(2) EFFECT OF ENACTMENT.—Notwithstanding any other provision of law, the President may not take any action to waive, suspend, reduce, provide relief from, or otherwise limit the application of sanctions with respect to the Russian Federation, if a joint resolution of disapproval is enacted in accordance with this subsection.

(3) INTRODUCTION.—During the 120-calendar day period provided for under subsection (b)(1), a joint resolution of disapproval may be introduced—

(A) in the House of Representatives, by the majority leader or the minority leader; and

(B) in the Senate, by the majority leader (or the majority leader's designee) or the minority leader (or the minority leader's designee).

(4) FLOOR CONSIDERATION IN HOUSE OF REPRESENTATIVES.—

(A) REPORTING AND DISCHARGE.—If a committee of the House of Representatives to which a joint resolution of disapproval has been referred has not reported the resolution within 10 legislative days after the date of referral, that committee shall be discharged from further consideration thereof.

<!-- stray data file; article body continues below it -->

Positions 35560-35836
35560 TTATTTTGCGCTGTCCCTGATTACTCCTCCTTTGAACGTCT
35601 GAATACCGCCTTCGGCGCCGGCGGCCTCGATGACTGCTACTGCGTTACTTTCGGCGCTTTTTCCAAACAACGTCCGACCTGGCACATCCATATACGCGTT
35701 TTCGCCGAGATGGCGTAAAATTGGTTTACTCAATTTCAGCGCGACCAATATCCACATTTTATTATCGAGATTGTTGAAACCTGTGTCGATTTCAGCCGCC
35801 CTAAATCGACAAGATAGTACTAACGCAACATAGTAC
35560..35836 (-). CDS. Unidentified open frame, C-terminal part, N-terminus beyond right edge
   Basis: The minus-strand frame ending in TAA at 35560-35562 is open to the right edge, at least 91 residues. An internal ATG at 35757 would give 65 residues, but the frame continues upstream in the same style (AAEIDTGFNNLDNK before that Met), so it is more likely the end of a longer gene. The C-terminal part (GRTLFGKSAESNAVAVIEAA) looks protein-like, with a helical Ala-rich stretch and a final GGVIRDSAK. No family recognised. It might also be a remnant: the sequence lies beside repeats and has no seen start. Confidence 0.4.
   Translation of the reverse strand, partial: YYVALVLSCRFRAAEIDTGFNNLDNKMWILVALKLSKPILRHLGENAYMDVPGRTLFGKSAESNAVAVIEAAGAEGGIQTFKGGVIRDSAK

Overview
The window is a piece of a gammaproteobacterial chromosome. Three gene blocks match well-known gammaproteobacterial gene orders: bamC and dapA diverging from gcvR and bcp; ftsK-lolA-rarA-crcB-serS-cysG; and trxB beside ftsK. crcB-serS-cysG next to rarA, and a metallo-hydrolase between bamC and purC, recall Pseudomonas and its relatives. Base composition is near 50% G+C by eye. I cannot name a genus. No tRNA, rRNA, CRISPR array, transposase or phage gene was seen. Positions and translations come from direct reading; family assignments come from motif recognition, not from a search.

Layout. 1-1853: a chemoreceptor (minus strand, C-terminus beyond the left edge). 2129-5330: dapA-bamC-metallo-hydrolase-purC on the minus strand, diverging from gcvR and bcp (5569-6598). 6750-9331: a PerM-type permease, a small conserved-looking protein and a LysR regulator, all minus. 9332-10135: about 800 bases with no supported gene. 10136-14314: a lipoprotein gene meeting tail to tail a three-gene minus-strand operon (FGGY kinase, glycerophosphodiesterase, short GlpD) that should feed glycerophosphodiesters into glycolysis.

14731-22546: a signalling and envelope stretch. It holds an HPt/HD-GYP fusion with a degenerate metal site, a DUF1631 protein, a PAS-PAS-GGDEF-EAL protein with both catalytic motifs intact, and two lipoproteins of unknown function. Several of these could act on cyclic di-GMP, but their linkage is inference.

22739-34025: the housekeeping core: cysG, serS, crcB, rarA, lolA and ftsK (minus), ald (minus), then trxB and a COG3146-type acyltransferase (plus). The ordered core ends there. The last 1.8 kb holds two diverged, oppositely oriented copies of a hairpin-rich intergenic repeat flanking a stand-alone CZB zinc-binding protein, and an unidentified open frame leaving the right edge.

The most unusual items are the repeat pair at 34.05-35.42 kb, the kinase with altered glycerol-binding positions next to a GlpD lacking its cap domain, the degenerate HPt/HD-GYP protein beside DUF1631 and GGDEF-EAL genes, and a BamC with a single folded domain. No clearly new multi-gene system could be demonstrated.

(B) PROCEEDING TO CONSIDERATION.—Beginning on the third legislative day after each committee to which a joint resolution of disapproval has been referred reports it to the House or has been discharged from further consideration thereof, it shall be in order to move to proceed to consider the resolution in the House. All points of order against the motion are waived. Such a motion shall not be in order after the House has disposed of a motion to proceed on the resolution. The previous question shall be considered as ordered on the motion to its adoption without intervening motion. The motion shall not be debatable. A motion to reconsider the vote by which the motion is disposed of shall not be in order.